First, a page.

Oh if I could go back I cannot calm this fire
in my heart
I cry for Andalusia
When can I ever go back? Is it a time that will ever
return? - Words from 15th century Malouf song
THE violinist who plays evenings in a band of traditional Arab musicians at the Hotel Abou Nawas in Tunis is called "Landoulsi."
"His name comes from Andalusia," says Zied Gharsa, the young leader of the five musician-singers who play Malouf, a five-century old form of Arab music heard almost exclusively in Tunisia and Morocco, and which dates from the 1492 expulsion of the Moors from their last stronghold in Spain. "It's a reminder of a common past and of the links that still bind our two sides of the Mediterranean."
Yet Mr. Gharsa is worried that aspects of traditional North African culture like Malouf, with its lyrics and instruments that hearken back centuries, are in danger of being drowned out by the mass culture of the Mediterranean's northern shore (or from farther still, America).
"Young people who are 18 or so, they don't like this kind of music, so it's slowly dying," he says. Tables at the hotel restaurant where he plays are sparsely occupied. "My father and I are about all that's left," he says.
His father, Tahar Gharsa, is renowned in Tunisia and among European musicologists. "The kids go with what they see on TV or hear on cassettes, and that's either modern Egyptian or European," says Tahar, who plays the Andalusian lute. "Europe has a tremendous influence here."
Like Gharsa, other observers of the western Mediterranean's cultural evolution paint a troubling picture. The massive diffusion of information and cultural products from Europe and the West - especially Western music, films, and European television - is having divergent effects in the South, and in some ways driving the cultures apart.
While many youths and members of the elite are attracted to Western culture, many Maghrebins are reacting against it and embracing Middle Eastern ideals, as manifested in angry street protests during the Gulf war.
The Western culture promotes itself through television and cinematic pictures, these observers say, but it is still beyond the great majority's grasp. As a result, segments of southern Mediterranean society - growing numbers of youth, the unemployed, even the frustrated middle class - are turning away from Europe toward a refuge in traditional values, including Islam.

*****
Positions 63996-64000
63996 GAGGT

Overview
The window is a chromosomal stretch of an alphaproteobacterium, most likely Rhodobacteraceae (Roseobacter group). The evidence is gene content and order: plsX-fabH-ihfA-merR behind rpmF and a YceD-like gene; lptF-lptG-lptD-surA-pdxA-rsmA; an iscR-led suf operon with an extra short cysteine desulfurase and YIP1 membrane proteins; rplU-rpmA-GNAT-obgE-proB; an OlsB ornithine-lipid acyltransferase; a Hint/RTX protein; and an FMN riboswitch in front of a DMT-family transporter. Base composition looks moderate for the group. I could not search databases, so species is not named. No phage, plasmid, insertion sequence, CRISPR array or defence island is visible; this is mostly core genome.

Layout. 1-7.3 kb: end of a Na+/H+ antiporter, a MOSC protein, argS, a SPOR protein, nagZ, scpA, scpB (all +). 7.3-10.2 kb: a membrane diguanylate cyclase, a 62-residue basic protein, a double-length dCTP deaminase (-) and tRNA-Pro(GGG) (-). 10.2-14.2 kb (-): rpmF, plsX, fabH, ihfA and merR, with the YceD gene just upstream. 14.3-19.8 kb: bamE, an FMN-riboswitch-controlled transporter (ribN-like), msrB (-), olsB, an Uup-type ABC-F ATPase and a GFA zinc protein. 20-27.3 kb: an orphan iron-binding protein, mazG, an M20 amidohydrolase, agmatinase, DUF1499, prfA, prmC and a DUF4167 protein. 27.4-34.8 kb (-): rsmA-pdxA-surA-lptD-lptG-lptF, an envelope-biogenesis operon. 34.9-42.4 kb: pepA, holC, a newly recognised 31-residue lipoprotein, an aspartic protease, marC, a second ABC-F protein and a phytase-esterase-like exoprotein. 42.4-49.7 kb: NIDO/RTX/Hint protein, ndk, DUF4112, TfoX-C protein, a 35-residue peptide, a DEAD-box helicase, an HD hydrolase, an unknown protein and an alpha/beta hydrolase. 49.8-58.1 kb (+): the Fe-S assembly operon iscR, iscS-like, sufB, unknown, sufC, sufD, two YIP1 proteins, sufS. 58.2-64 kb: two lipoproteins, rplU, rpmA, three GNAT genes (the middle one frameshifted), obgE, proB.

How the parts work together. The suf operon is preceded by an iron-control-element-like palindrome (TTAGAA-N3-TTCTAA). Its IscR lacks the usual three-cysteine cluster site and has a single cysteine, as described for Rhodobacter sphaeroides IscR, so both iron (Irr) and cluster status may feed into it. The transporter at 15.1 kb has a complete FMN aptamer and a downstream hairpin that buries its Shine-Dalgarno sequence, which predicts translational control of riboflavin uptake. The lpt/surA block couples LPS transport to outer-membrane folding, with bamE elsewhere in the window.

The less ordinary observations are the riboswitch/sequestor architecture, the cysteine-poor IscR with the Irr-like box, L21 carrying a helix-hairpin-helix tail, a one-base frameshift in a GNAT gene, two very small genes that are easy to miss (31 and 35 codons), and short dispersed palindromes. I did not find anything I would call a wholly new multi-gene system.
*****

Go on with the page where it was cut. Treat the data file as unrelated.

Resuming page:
"We are told the world is getting smaller, but the two shores of the Mediterranean are growing farther apart," says Yadh Ben Achour, an Arab law specialist and Tunisian university professor. He speaks of a "drift toward populist delirium" on the southern, Arab shore. "On one side you have scientific, rationalist thinking," he adds, "and on the other, a sinking deeper into the cult of origins and the myth of [Arab] unity. It's a deepening split that is an obstacle to understanding."
Benjamin Stora, director of the Maghreb-Europe Institute at the University of Paris, says the one-way diffusion of culture "leads to ignorance in the North and misunderstanding in the South, but in both cases it stimulates fears."
For Morocco, Algeria, and Tunisia, Mr. Stora says, the question is whether the "identity crisis" sparked by those fears will turn them toward their Arab identity. "The problem ... is that the elite, which has access to what the West offers, is turning to Europe," he says, "while the rest of society is turning to the Orient." Influence in Europe
While many observers lament the electronic media's one-way influence, the Maghreb does have its cultural influences in Europe. Algerian-bred Rai music, which mixes an Algerian sound with electronic rock, is one example. But it has not gained the popularity among French that Motown, rap, or other black music has in the United States, for example.
Several Maghreb novelists, including Morocco's Tahar Ben Jelloun and Algeria's Rachid Mimouni, have met with broad success in Europe, although Mohsen Toumi, Tunisian director of the Mediterranean Observatory of Regional Evolution in Paris, faults both with "giving the European reader not the reality of the Maghreb, but the picture of it that he wants to see."